Following the recent updates to HMRC VAT Notices 701/10 (zero-rating of books and other forms of printed matter) and 700/24 (postage and delivery charges), and the ongoing consultations between HMRC with the Charity Tax Group (CTG) and Direct Marketing Association, HMRC has now published Revenue and Customs Brief 10, 2015 (VAT – direct marketing services using printed matter). This provides clear HMRC guidance, which should be practical and workable for charities and should enable certainty both for the VAT position before 31 July 2015, as well as going forward.
HMRC consider that single source arrangements for the print and distribution of charity mail packs should be treated as a standard rated supply of direct marketing services, rather than a single composite supply of zero rated delivered goods.
However, the brief outlines HMRC’s approach to supplies of direct marketing that have been wrongly treated as zero-rated supplies of delivered goods. In particular, it details the circumstances where HMRC will not take action to assess for past errors made during the retrospective concessionary transitional period (for addressed or unaddressed mail) which is due to end on 31 July 2015. It also makes clear that a requirement of these ‘transitional arrangements’ is for the supplier to notify HMRC that they intend to adopt these transitional arrangements by 30 November 2015.
The brief confirms that the transitional arrangements will now apply to door drops where it can be demonstrated that the supplier’s service consisted only of the printing and delivery of zero-rated printed matter and the customer has instructed the supplier as to the timing and location of the deliveries. It also makes clear that the inclusion of certain alterations to the customer address lists (known as ‘suppressions’ for those gone away, deceased and Mail Preference subscribers) is ancillary to the zero rated supply of printed goods, both for the past and the future.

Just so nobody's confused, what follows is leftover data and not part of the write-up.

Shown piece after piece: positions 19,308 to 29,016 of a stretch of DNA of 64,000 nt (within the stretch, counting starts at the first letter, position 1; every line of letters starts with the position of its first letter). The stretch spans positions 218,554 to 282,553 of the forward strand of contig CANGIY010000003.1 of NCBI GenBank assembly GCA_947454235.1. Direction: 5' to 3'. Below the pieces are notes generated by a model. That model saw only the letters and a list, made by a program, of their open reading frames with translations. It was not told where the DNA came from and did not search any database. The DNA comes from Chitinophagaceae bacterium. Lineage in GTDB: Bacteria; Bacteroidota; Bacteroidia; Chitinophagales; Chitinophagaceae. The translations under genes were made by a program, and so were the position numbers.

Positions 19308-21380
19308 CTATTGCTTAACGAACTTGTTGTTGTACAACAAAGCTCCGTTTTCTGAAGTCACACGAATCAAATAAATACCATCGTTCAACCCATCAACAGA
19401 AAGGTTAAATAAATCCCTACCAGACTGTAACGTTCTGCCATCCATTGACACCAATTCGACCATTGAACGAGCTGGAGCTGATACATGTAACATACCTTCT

For businesses whose supplies of direct marketing prior to 1 August 2015 fall outside of the scope of the transitional arrangements (i.e. for printed matter supplied with other services), the brief describes the process available for settlement of outstanding VAT liabilities, with the same notification deadline of 30 November 2015. Failure to ‘claim’ this settlement will result in HMRC imposing VAT on the entire supply on a composite supply basis, which is likely to increase the liability being passed to the charity under the contracts.
It is important that charities and print companies understand the full scope of HMRC’s transitional arrangements, the time limits for claiming the retrospective concessions/settlements, and that they take the appropriate action by HMRC’s deadlines where required.
The CTG has produced a standard letter for charities to send to their print company to protect their own position in this regard. The letter may also be adapted to apply to settlements available in cases which fall outside of the transitional relief arrangements. If you are a member of the CTG access to the letter can be found on their website
If you would like to discuss the implications of the above in further detail, please contact our VAT team